Watch Moody Beach’s clip for ‘All I Do’:
Berry says of Baby Beef:
“Three best friends talking about the ills and woes of being young, profound friendships, mental health and all the things that we all work through… but doing it in a super cute, fun, upbeat kind of way.”
“Their shows are really interesting, because they have had very little exposure so far, but the rooms are full. Half the people in the room the band don’t recognise. We’re trying to figure out where all these fans are coming from, they are singing along to the songs that virtually no one has heard. It’s really incredible to watch.”
Watch Baby Beef’s clip for ‘Better Yet’:
Berry says of Dress Thèque:
“Dress Thèque are a very Manchester-inspired, electronic dance-rock kind of band. The songs out now have a washed out, chilled vibe to them but the upcoming demos are more upbeat, fist-pumping anthems, really exciting stuff.”
Watch Dress Thèque’s video for ‘Football Music’ below:
Berry’s already put his industry relationships to good use. The label’s exclusive distributor is The Orchard, the powerhouse Sony Music-owned distributor and label services company.
To celebrate the label’s launch Berry is getting straight to work and showcasing the new artists at The Lansdowne on Feb 1. It’s the first in a quarterly series that gives label artists a chance to play to a crowd of fans and industry folk alike.
For three years at Sony Music as a National Promotions Manager, Berry’s role was largely an execution position focused on developing artists and aiding in positioning them in the hearts and minds of key media and tastemakers.
“It was not an easy choice to leave Sony, we achieved so much and being able to work with such a great team of professionals and artists was incredible. There were several conversations I had with artists to let them know I was leaving that were personally really hard for me,” he admits. “But I knew that I had to go and do my own thing and build something myself.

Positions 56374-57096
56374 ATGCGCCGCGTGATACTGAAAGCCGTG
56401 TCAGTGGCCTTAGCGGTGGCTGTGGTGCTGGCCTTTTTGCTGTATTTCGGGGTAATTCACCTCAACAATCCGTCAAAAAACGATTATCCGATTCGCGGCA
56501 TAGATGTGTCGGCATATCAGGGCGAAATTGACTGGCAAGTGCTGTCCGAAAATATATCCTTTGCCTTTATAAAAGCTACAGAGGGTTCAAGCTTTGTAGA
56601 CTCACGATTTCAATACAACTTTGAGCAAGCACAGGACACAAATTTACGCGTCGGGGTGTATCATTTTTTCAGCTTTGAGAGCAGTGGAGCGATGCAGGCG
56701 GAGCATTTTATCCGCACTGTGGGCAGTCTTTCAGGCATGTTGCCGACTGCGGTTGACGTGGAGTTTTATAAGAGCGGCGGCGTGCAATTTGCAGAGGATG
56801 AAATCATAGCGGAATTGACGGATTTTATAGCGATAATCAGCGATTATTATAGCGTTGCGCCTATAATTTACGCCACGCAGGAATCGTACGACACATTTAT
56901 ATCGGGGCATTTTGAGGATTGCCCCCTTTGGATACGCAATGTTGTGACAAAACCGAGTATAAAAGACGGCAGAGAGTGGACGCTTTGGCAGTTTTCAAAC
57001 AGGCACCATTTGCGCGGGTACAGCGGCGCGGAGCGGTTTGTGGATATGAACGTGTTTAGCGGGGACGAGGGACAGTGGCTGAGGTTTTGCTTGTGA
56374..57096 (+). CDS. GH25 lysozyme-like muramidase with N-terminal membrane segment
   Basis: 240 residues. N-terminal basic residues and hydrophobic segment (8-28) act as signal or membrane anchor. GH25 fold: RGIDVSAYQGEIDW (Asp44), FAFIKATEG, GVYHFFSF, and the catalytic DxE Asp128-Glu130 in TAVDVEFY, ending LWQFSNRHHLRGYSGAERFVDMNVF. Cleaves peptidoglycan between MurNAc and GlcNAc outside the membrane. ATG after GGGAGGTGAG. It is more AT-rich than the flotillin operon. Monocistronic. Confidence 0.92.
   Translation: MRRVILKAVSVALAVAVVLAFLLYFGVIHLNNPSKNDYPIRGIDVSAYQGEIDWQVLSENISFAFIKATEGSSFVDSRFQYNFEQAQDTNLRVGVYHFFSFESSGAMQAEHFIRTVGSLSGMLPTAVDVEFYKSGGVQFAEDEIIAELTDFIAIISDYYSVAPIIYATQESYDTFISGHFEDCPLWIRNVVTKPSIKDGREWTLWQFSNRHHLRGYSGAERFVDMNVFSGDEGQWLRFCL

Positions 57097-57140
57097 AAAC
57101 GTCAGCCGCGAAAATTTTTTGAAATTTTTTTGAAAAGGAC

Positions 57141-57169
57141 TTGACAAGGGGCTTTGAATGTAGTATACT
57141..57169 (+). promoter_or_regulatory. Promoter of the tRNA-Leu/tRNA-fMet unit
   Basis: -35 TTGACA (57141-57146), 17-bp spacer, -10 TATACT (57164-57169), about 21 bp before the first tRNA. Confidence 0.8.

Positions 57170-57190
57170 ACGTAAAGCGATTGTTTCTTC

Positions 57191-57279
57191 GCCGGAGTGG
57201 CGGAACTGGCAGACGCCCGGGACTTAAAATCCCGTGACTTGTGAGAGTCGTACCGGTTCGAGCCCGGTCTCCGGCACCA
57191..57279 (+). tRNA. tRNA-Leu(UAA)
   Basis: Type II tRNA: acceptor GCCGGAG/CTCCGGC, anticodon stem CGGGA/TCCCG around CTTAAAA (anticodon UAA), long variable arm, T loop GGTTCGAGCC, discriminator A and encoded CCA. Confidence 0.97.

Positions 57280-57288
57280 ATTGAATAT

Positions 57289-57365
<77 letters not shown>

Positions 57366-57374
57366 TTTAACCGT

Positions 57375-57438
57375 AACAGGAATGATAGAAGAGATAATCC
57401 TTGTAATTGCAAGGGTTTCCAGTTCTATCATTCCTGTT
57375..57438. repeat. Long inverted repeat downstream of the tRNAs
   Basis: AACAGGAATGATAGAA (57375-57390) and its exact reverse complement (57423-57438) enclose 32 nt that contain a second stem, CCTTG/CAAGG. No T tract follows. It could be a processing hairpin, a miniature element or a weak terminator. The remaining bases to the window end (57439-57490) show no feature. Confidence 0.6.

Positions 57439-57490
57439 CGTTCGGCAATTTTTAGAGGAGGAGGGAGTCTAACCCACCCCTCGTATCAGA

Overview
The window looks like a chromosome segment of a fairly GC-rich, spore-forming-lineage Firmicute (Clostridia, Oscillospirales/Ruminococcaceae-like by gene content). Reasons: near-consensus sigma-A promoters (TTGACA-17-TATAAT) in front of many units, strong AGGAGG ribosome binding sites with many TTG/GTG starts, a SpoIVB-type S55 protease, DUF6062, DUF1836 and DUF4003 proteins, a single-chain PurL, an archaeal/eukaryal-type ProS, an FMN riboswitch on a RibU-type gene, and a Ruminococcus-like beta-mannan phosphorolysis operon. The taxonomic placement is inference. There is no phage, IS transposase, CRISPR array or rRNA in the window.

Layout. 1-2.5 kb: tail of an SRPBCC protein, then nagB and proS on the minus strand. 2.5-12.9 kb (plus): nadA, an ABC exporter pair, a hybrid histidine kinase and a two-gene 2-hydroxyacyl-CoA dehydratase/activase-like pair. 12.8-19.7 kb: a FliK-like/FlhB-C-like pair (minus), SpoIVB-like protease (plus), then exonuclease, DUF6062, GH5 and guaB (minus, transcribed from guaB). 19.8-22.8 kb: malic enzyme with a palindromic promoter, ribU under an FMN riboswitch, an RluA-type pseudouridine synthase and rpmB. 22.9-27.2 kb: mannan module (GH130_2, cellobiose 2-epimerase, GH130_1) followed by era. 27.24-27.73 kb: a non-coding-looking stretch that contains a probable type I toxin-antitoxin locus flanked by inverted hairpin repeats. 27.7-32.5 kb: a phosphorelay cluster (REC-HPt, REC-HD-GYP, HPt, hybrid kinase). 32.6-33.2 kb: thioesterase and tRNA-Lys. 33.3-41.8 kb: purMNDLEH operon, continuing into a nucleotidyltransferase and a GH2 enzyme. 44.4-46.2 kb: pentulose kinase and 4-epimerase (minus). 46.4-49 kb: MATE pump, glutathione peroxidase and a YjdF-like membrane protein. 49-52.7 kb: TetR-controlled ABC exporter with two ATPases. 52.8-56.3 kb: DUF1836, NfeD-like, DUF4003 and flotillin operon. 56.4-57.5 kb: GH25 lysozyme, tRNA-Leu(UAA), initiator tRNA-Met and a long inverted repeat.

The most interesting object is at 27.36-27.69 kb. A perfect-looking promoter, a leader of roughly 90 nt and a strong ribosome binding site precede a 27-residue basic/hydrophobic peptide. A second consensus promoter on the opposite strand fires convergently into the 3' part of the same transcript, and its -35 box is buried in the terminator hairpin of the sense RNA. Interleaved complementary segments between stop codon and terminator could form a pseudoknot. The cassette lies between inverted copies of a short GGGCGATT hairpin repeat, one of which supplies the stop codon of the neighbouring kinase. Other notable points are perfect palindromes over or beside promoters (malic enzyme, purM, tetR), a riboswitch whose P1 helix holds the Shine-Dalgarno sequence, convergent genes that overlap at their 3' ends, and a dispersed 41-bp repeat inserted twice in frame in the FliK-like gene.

“[…] To be able to stay as part of the family through The Orchard is fantastic, there’s an amazing team there, the opportunities that it afforded me over those years were unbelievable, and to have support throughout that time and now is incredible.”
Berry’s past experience from behind the curtain in seeing just what it takes to become a career artist will certainly inform how he decorates his roster.
“I’m now more aware of those key indicators,” he tells. “When I’m looking at an artist, when I’m talking to an artist, when I’m listening to their music – first and foremost it has to be something that I love that I feel it on a visceral level – but secondly, are they seeing their career the way they need to see their career in order to be successful?
“That’s a judgement call. I will get it right sometimes and I won’t get it right other times,” he adds. “Sometimes I will just sign artists because I love them, I can’t necessarily see what the career path is right away but I think they’re brilliant and if I keep going back to the music then I think that’s got to mean something? That’s not an egotistical assessment, maybe sometimes that’s all that matters, that you want to keep listening to the song?”
The music industry in 2019 could kick off a far different beast to the one we currently operate in; and so it should.
New-age skill sets are shifting the power balance and those who are creating new music models will be at the forefront. Australian artists now have another avenue to help progress their careers and it’s genuinely all about giving unsigned artists a leg up.